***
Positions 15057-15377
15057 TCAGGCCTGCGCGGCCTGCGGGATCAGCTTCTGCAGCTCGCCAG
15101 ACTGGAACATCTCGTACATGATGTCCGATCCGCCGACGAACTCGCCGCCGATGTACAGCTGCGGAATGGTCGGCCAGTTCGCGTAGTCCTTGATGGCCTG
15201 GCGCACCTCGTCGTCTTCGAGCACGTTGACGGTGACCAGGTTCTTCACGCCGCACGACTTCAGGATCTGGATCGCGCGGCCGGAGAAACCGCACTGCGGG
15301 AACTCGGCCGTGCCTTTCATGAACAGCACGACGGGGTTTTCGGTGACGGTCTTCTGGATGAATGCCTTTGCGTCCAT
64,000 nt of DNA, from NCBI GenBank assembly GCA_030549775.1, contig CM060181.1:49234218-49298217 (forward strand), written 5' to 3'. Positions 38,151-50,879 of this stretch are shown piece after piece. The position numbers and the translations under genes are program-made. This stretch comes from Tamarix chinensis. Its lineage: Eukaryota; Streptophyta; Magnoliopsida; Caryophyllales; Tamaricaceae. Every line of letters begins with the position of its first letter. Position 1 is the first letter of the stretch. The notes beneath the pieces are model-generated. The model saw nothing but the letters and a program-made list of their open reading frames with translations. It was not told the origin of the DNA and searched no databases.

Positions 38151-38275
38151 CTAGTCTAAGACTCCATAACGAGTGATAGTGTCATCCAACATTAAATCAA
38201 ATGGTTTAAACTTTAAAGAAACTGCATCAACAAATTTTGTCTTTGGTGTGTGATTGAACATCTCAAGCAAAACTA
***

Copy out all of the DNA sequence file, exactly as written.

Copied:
Positions 15057-15377
15057 TCAGGCCTGCGCGGCCTGCGGGATCAGCTTCTGCAGCTCGCCAG
15101 ACTGGAACATCTCGTACATGATGTCCGATCCGCCGACGAACTCGCCGCCGATGTACAGCTGCGGAATGGTCGGCCAGTTCGCGTAGTCCTTGATGGCCTG
15201 GCGCACCTCGTCGTCTTCGAGCACGTTGACGGTGACCAGGTTCTTCACGCCGCACGACTTCAGGATCTGGATCGCGCGGCCGGAGAAACCGCACTGCGGG
15301 AACTCGGCCGTGCCTTTCATGAACAGCACGACGGGGTTTTCGGTGACGGTCTTCTGGATGAATGCCTTTGCGTCCAT
64,000 nt of DNA, from NCBI GenBank assembly GCA_030549775.1, contig CM060181.1:49234218-49298217 (forward strand), written 5' to 3'. Positions 38,151-50,879 of this stretch are shown piece after piece. The position numbers and the translations under genes are program-made. This stretch comes from Tamarix chinensis. Its lineage: Eukaryota; Streptophyta; Magnoliopsida; Caryophyllales; Tamaricaceae. Every line of letters begins with the position of its first letter. Position 1 is the first letter of the stretch. The notes beneath the pieces are model-generated. The model saw nothing but the letters and a program-made list of their open reading frames with translations. It was not told the origin of the DNA and searched no databases.

Positions 38151-38275
38151 CTAGTCTAAGACTCCATAACGAGTGATAGTGTCATCCAACATTAAATCAA
38201 ATGGTTTAAACTTTAAAGAAACTGCATCAACAAATTTTGTCTTTGGTGTGTGATTGAACATCTCAAGCAAAACTA